L') ARI)_t\H-N r :, '1 CHAPTER I. THE LONELY LAKE. IN the 0 Wicklow is a lone{y kno'Yn as .. Glendalo1ug!1 1 ride the moonbeams over its silyer deptlhs as they bftthe in a flo9d of argent splendour the ruins of St. Kevin's Abbey, 'Yhich stand out 1i;n .mefarn;:holy gran deur: the link that binds the present to past, the r eli_c of a byg91\e age. Dear is the County Wicklow to every patri q tic heart; swe e t are its sacri fices, and sacred the bloo<'f th'.-'t its > sons have shed in a A little better than half a century ,ag Ireland was convulsed to her very centre. Castlereagh, who, perhaps, in a fij; of remorse for his crimes and blunders, cut his thrdat, had roused dormant spirit of. all the sons of Erin. Wicklow partook of th' e excitem!3nt, and its patriotic son s rallieq around the green flag. ,1 1 ', 1 But what chance had they agains,t solid phalanxes of regular troops.? B e amish M'Coul, a landowner and a true son o:C the soil, endeavor0';1 to organize an insurrection against the English J j The county was in the h.ands of the and, its ,fq1ly, he was compelled to ab andon his attempt. ,1 1 With the deepest regret he ordered his tenantry to !ay down, t?ei1r 1 submit as best they [ could to the new rule. r r The consequences of his rash enterprize did not here, The M'Coul was outlawed and to a refug e wn e re he oest could. Sometimes he slept in trees, sometim e s in nd fop short p e riods of time, some one of1 his faithful tenantry gave him she lter. ''' His property was confiscated; and a Government agent collected the rents. All this was v _ery trying to him; but the of patriotism was n a t extin- guished. The M'Coul bided his time and waited his opportunity. One night, when his fortunes were at their lowes t 1ebb, he received info'rma. tion that a low, pettifogging lawJler, who was a spy and an in(ornie'r, would pass by the lonely lake of Glendalough with a large sum of money which he had collected on the M'Coul estate, in hiS' pocket.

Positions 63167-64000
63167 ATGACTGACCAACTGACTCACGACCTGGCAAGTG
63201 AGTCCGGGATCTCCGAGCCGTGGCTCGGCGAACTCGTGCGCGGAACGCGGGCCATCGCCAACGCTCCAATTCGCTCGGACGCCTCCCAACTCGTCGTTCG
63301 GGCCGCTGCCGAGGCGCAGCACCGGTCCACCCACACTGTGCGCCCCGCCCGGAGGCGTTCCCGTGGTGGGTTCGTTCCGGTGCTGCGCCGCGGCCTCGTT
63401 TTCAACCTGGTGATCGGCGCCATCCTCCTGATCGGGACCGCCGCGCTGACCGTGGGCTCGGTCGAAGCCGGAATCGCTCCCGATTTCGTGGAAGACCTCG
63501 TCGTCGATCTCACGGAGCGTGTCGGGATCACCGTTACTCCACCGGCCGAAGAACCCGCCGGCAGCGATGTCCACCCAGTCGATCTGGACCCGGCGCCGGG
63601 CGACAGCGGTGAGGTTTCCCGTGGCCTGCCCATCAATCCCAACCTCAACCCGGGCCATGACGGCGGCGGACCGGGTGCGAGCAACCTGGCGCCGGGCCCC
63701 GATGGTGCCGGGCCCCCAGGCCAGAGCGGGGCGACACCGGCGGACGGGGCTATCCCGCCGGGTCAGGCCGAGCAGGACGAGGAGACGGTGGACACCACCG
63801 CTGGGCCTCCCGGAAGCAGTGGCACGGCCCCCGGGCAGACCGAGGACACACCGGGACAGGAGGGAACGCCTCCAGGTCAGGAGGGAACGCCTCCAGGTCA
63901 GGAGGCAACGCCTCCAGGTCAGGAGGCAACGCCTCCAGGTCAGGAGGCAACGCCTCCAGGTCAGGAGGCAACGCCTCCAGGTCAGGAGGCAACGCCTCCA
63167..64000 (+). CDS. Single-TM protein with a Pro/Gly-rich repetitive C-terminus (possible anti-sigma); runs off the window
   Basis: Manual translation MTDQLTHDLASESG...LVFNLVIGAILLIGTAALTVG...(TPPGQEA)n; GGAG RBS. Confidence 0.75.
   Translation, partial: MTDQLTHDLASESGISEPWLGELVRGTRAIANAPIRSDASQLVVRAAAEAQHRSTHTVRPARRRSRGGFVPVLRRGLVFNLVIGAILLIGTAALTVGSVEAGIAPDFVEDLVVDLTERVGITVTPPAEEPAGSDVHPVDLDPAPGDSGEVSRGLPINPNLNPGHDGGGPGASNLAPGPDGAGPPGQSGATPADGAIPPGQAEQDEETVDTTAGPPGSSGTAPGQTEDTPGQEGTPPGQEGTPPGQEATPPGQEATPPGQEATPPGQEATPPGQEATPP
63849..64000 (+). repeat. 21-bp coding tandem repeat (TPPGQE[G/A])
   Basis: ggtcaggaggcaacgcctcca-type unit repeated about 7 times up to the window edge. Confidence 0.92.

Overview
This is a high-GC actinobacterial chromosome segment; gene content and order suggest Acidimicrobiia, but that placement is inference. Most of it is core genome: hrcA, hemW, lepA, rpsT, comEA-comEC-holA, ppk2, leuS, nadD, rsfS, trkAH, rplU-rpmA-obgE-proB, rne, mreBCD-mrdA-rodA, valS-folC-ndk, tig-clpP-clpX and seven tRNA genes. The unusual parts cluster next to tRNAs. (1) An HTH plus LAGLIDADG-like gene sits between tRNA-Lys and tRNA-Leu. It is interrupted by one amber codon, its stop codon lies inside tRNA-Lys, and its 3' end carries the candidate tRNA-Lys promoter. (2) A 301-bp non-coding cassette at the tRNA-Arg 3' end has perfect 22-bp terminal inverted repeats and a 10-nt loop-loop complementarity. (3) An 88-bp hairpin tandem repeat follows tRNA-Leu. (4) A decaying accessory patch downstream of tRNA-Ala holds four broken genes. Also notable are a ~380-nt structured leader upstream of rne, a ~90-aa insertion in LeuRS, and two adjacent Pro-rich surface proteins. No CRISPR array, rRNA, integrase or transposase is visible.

4 Arrah-na-Pogue, ( Arrah-of-the-Kiss); solved to intercept the scoundrel and ease him of his ill-gotten plunder, for the collection of which there was little doubt that the Government paid him well. The collector's name was Michael Feeny, and he was universally disliked all through the County Wicklow. The M'Coul left his hiding-place and went to the shore of the lonely lake, accompanied by one or two followers, who were on the l ook-out to inform him when danger, in the form of the patrol, was nigh. Th e entire co11nty was the possession of the English, and all the roads were strongly guarded, so that lt was morally for a,ny one to go half.a-dozen miles without a pass, and those who were unprovided with the magical bit of paper were looked upon as traitors and treat e d ac0ordingly The M'Coul paced the wi h impatient footstens. "How hard is my fhte," he smd, soliloquizing. .,'For no fadt of my own am I hunted down lik e a wild beast. The hated English thirst for my blood, and the scaffold looms in the distance. l s it a crime for a man to love his country and to wish to rid it of a detested thraldom which is altogether foreign to the genius of the people?" As he spoke, his scouts entered from a defile, and told him that Michael Feeny was advancing from Glendalough. The M'Coul pulled up his coat-collar, and slouched his hat over his eyes, so that h e might not be recognised by the rent collector, and put himself in a good position for attack. He was dressed in a shabby manner, but his long, white coat, concealed his form, which it thoroughly enveloped Micha el Feeny wore a swallow-tail coat, and tight-fitting black continuations; he was thin and spare, h\s stature was not large-his dimensions were contemptible, and he would hav e done excellently well for a scarecrow. He came along in high glee, talkihg and jabbering to himself, p:erhaps to keep his courage up, fur the passes about Glendalough had a bad name, and Michael Feeny knew that he had an evil reputation; he had brought more than one man to the foot of the gallows, and there were those near and dear t6 the dead men who cried out for ;;engeance, and openly said1 that nothing but the blood of the informer would satisfy them.I' Micha e l had good cause for fear. Beamish M'Coul stood in the shadow cast by the rock ; his tall figure was exaggerated by the misty light. He looked like au avenging spii:it. The moon cast her palid beams to earth, as if unconscious of the deed of -violence that was soon to be committed under her assisting radiance. When Michael Feeny had advanced to within a few paces of the M'Coul, the latter stepped forward, and said, in a voice-' "Halt!" Michael Feeny brought himself to an abrupt stop. His limbs trembled, and his knees knocked together, while his coward heart pulsed with a violence that threatened to annihilate him. H e did not recognise the M'Coul, bl;ltt thought he was the prey of some law less depredator, who a.bout to take advantage of the disturbed state of the country, to a robbery, which he hop ed would not be aggravated by personal violence. "Oh! by the five crasses, and what would you do wid. me 1" he cried, in an agony of terror. You ha ve just been collecting the M'Coul's rents," replied Beamish, calmly. Shure and--" Don't interrupt me! You have a large sum of money in your pooket, which I will thank you instan,tly t9 h and over to me !" "Is it money, misthre robber, dear 1'1 Yes, money ; give it me at once."